At the FTR Conference two weeks ago, Amy Kopin, regulatory and compliance program manager with Daimler Trucks North America, provided details concerning the challenges truckmakers could face meeting the EPA/NHTSA Greenhouse Gas Reduction proposals for 2021-2027 trucks (see this article for a summary of her presentation). Perhaps the most eye-opening revelation was that Daimler’s SuperTruck project – an $80 million initiative funded by Daimler and the Department of Energy – would not meet the 2027 standards as currently proposed.

History shows that a “pre-buy” is not uncommon before each emissions mandate goes into effect. For those new to the industry, a pre-buy is a situation in which sales of new trucks artificially spike in the model year immediately preceding the introduction of a new emissions technology. This practice results in depressed sales of the first emissions-compliant model year, and a wave of trade-ins hitting the used market. Additionally, the increased price of trucks featuring the new technology pushes some new truck intenders to look for late-model used trucks instead.

Let’s look back on how each round of emissions standards has impacted the market:

MY2002 (EGR):

  • The first of the “modern” round of emissions standards introduced Exhaust Gas Recirculation (EGR) plus associated hardware and sensors
  • Originally scheduled for MY2004, pulled ahead to MY2002 to punish truck and engine OEM’s for running non-compliant engine mapping in the ‘90s
  • Potential buyers had little confidence that technology had been adequately tested, plus predicted reduced fuel economy and increased cost
  • Buyers altered purchasing schedules to acquire pre-emissions trucks, resulting in a spike in new truck sales and increased trade-ins
  • Results: Depressed sales of new MY2002 trucks, increased demand for late-model used trucks

 MY2004 (additional EGR):

  • Selected enginemakers brought their EGR engines fully into compliance
  • Moderate increase in sales of MY2003 trucks, little impact to used truck market

MY2008 (DPF):

  • Next phase of emissions standards saw the introduction of the Diesel Particulate Filter (DPF) and associated hardware and sensors
  • Buyers again reluctant to invest in new technology, especially one with increased maintenance requirements (DPF’s require regular cleaning) and driver involvement (must pay attention to regeneration alerts), plus increased cost
  • New truck sales increased through mid-2006 then dropped off a cliff (beginning of Great Recession was a contributing factor); late-model used trucks remain popular
  • Many buyers of MY2007 trucks moved to longer trade cycles to avoid the first few years of DPF

MY2010 (SCR):

  • This round introduced Selective Catalytic Reduction (SCR) and associated hardware and sensors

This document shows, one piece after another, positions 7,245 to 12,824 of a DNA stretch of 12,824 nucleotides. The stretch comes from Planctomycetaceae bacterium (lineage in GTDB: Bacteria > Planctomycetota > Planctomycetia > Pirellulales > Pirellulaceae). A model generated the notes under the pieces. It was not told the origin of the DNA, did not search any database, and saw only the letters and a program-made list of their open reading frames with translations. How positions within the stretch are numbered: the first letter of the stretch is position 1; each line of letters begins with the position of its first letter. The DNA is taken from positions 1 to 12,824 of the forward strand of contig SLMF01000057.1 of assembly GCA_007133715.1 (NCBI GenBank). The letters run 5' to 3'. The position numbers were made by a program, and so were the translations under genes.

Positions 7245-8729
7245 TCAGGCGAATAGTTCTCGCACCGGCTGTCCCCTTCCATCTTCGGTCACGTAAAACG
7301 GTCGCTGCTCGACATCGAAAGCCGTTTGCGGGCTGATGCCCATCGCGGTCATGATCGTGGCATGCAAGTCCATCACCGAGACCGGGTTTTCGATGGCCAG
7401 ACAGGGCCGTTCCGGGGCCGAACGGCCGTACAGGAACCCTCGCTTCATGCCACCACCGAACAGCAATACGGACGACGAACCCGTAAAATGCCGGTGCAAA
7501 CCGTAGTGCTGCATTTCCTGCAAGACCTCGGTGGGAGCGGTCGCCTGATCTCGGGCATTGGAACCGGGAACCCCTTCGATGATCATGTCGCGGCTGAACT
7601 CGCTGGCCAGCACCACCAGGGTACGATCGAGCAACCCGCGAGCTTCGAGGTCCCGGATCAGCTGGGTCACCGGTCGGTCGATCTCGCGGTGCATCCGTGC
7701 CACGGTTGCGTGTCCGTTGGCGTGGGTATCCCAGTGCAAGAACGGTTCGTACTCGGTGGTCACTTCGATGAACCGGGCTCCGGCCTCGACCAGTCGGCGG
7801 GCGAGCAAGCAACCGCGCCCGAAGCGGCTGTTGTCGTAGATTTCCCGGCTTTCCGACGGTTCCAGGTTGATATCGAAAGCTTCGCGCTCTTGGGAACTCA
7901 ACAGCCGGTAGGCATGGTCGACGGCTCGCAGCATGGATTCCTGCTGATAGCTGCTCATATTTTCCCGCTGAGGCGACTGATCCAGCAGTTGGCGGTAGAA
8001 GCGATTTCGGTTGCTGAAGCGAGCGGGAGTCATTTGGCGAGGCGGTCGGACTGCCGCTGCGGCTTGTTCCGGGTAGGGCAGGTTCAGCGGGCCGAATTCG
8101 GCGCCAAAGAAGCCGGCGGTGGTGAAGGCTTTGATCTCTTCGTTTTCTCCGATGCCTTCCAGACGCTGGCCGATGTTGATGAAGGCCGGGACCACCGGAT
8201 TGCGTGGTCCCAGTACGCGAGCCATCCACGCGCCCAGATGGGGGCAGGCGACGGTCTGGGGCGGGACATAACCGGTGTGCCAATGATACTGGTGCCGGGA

• Unlike previous rounds, fuel economy was predicted to increase because SCR enables a reduction of EGR
  • New truck sales, already depressed,  fell even more in late 2008, due to a combination of the recession, hesitation about the new technology, and increased cost
  • Used truck market was already dismal due to the recession

MY2014 (Phase 1):

  • This initial phase of the current regulation regimen was first to include fuel economy along with emissions reductions
  • To be phased in over a 4-year period, culminating in MY2018
  • MY2014 was essentially a non-issue in terms of technology, so no pre-buy in 2012 or 2013

MY2021 (Phase 2):

  • Increasingly-stringent emissions and economy regulations will be phased in between MY2021-2027
  • EPA has yet to codify these standards into law, but a detailed proposal has been disseminated, and development has been underway for some time at the OEM’s
  • Combined truck and trailer strategies are part of the plan
  • Apparently 2027 is not yet achievable with currently-known technologies

It’s hard to believe, but MY2021 trucks will go on sale just over 5 years from now. New or heavily-revised models will most likely be required for this round of mandates. Two factors will determine whether the industry should expect a pre-buy. First, the degree of technological change – and the time available to test and develop it prior to release – will dictate buyer confidence levels. Second, the degree of price increases will determine how many buyers decide to hold on to their existing trucks longer, and/or look to late-model used trucks instead. Keep in mind EPA estimates of price increases have historically turned out much lower than actual increases.

We will continue to monitor all our sales channels – as well as stay in touch with the industry’s decisionmakers and market-movers – to stay on top of EPA-driven developments in the used truck market.